Community invited to help solve crimes with tip line

June 4, 2013

By Peter Clark

The Issaquah Police Department is making a push for people to use its anonymous tip line.

In operation since 2008, the anonymous recording line has assisted in a number of investigations and arrests, according to Detective Diego Zanella. However, he said he believes the department can do a better job of engaging the public.

“The tips we get are really good, but they’re not enough,” he said. “It’s because people don’t know.”

Zanella expressed understanding about people who might have concerns or knowledge of crime in their area, but live in sensitive situations. Living next to suspicious neighbors would cause a single parent to hesitate about giving information to the police. Zanella said that he was aware of the fears people have, especially in areas with heightened crime rates.

“We know that there are some people that are not comfortable with talking to law enforcement, but they are good people,” he said. “We asked ourselves, ‘How can the people in our city be more involved with our police work and still be safe?’”

Inspired by the federal push of “if you see something, say something,” Zanella approached department heads and suggested they also set up a way to solicit information from the community. In 2011, they installed the tip line. It allows those who wish to remain anonymous to leave a message. It is regularly checked by dispatch and passed along to an officer.

Zanella wanted to stress how seriously the department takes anonymity.

“Just provide us with the information and our reports state that tips were given anonymously,” he said. “We don’t use names.”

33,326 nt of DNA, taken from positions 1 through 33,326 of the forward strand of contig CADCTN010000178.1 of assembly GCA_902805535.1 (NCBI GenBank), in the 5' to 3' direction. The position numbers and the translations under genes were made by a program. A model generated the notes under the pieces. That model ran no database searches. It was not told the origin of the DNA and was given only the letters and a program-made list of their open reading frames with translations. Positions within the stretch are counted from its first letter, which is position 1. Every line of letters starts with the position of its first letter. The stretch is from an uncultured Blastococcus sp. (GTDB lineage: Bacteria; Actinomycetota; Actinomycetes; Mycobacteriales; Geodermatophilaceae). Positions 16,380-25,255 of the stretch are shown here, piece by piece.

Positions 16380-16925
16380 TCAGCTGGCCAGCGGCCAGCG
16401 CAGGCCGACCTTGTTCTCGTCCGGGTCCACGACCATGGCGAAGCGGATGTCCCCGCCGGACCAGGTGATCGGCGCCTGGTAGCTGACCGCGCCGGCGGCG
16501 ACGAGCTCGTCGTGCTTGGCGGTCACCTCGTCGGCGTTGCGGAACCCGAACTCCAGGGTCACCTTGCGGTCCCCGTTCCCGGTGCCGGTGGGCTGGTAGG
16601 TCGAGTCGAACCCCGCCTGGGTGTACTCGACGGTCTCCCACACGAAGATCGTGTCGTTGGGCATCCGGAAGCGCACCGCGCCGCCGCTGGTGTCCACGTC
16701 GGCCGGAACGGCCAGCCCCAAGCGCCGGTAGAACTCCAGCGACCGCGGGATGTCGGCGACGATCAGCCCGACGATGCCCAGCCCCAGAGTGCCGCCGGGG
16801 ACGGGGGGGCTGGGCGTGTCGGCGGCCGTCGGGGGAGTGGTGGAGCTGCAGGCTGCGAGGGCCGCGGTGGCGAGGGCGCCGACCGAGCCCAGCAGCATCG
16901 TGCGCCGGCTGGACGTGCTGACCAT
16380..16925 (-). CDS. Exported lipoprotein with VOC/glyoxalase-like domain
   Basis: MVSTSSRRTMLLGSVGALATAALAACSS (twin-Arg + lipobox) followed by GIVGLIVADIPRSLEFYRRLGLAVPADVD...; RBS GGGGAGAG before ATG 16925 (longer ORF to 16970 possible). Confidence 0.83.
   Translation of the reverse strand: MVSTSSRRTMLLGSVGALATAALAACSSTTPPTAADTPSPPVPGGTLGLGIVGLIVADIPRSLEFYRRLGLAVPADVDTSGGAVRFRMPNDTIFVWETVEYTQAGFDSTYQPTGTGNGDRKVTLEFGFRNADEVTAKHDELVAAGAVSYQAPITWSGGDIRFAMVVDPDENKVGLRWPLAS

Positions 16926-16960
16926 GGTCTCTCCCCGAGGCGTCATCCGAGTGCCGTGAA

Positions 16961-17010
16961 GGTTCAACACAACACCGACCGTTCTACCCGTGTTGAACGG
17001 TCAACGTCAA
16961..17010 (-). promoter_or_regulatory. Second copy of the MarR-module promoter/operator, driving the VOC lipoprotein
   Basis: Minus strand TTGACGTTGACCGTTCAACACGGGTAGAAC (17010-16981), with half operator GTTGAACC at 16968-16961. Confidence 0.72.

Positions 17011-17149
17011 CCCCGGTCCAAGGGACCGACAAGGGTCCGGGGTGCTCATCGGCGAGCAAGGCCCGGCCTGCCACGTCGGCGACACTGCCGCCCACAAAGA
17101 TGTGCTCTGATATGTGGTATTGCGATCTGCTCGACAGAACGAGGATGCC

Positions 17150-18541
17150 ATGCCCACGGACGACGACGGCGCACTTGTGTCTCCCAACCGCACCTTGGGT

Throughout the department, officers spoke with approval of the tip line and how the public could assist with police efforts. Sgt. Kevin Nash gave credit to Zanella for setting up the line and acknowledged that more promotion on its behalf could only help the department.

“We’ve had the tip line for a while, but it hasn’t been advertised,” he said. “We want the community to give us tips on any kind of crime. We have it and that is how we solve some of our crime.”

Such interaction with the public is something the police force has tried to stress lately. Recently, the city’s website has featured canyouid.me, a photo page of people the police are trying to contact that is viewable by everyone, with the hope for assistance in locating suspects.

“Hopefully, having it on the city’s website will get the public to use it,” Nash said about the tip line. “I’m looking forward to the calls coming in.”

“It’s not just because of the theory of community policing,” Zanella said about getting the public more involved with fighting crime. “It’s that it works.”

Call the tip line at 837-3210.

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